Wednesday, November 18, 2015

Etiquette and Social Invitations

Long before 1600 the Algonquins were sending out "dinner invitations" in the form of specially cut blocks of wood about the size of the little finger. All those who received the bit of wood with its curious picture message, knew that they were invited to attend the feast and celebration being given by the Algonquin

Writing very early became a device for making social affairs run more smoothly. Writing in the sense of books, newspapers, records, stories is one thing; writing in the sense of social correspondence, invitations, cards of greetings, congratulation, and condolence is quite another.

The North American Indians were among the first to use actual invitations. They burned their message on buckskin and sent it by runner to the person for whom it was intended. Tribes also had a smoke message which they used to call their people together for purposes of feasting, celebrating, etc... The smoke message was used sometimes in warfare.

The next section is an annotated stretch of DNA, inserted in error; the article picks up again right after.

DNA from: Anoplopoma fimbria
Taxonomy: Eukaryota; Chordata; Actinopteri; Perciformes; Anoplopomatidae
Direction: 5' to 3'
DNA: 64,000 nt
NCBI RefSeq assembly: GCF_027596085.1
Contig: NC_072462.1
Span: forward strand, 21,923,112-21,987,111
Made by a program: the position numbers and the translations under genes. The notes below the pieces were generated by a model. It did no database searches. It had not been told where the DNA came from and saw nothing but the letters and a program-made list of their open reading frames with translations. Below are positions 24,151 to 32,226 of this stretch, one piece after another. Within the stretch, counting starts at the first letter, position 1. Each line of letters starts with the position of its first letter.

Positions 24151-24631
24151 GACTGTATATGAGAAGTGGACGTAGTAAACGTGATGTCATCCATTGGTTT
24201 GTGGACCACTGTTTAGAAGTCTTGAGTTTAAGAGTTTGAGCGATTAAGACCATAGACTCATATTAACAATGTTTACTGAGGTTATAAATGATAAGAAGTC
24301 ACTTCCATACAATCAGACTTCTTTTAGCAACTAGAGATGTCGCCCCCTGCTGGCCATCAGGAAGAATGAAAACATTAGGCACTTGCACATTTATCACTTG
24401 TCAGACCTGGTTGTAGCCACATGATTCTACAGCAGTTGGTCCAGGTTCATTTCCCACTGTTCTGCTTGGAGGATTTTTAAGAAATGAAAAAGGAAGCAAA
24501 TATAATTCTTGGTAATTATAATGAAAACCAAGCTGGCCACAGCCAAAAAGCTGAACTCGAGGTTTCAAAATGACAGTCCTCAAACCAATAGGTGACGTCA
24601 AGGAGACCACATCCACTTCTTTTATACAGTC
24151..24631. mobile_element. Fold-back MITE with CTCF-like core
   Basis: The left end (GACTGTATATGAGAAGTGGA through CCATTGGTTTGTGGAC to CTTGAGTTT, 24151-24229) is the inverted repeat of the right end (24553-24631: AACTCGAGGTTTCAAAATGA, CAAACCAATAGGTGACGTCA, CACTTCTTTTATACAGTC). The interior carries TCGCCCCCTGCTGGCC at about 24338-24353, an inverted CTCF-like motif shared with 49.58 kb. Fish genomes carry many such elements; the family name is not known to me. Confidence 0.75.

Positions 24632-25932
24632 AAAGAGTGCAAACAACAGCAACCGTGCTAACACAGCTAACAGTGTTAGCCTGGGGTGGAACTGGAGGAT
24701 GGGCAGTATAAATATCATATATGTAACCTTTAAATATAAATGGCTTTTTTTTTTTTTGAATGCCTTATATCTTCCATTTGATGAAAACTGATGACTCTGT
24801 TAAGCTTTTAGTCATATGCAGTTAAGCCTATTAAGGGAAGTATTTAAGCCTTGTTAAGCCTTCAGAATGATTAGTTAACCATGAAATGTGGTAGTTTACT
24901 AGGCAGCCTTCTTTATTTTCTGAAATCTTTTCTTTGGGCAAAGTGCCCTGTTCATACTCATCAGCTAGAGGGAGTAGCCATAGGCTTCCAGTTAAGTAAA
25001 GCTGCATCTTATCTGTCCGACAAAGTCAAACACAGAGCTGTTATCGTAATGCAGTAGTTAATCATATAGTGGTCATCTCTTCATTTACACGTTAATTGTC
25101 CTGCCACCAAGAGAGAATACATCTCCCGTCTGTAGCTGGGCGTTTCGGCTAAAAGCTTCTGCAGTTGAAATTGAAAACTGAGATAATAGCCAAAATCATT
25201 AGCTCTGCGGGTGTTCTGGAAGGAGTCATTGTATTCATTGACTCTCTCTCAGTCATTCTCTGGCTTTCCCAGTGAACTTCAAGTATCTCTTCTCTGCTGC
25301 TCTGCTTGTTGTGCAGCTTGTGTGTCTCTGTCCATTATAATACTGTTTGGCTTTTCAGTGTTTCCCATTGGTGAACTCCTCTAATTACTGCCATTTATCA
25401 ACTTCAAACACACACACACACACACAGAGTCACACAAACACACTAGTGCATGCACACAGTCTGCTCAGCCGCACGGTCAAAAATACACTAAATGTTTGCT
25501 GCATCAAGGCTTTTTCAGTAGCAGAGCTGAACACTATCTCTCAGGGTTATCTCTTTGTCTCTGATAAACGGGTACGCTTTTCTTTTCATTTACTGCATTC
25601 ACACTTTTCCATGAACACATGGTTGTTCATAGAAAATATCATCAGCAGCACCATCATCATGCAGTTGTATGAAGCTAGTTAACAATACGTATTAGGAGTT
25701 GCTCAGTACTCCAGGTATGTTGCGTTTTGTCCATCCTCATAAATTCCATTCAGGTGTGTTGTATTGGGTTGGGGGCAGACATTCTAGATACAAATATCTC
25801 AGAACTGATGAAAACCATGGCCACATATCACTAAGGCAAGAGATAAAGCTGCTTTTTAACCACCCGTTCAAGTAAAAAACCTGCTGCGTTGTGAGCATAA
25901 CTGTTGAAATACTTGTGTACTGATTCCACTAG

It appears that among the Indians, ever a hospitable people, the development of the invitation was rapid and marked. Long before 1600 the Algonquins were sending out "dinner invitations" in the form of specially cut blocks of wood about the size of the little finger. All those who received the bit of wood with its curious picture message, knew that they were invited to attend the feast and celebration being given by the Algonquin. They came from far and wide to join in the merrymaking.

Among early European peoples the invitation developed slowly. The peasantry, of course, had no need for any such thing as an invitation; if one of their number wished to celebrate at the public bar or in his home, he merely called all his friends together with as much proud noise as he could command. Among the upper classes, a private messenger was sent to give the information orally.

By the time of Shakespeare the invitation had reached a fairly high point of development. The mode of the written invitation first found favour at court and then spread to the people in the cities. These invitations were written on huge sheets of white paper, by hand, the initial letters usually made by stamp and decorated with color.
   
"So many guests invite as here are writ," says Shakespeare. The invitations were carried by pages or messengers to the homes of the people for who they were intended, and usually an answer was required, in the manner of our acknowledgement. –Lillian Eichler


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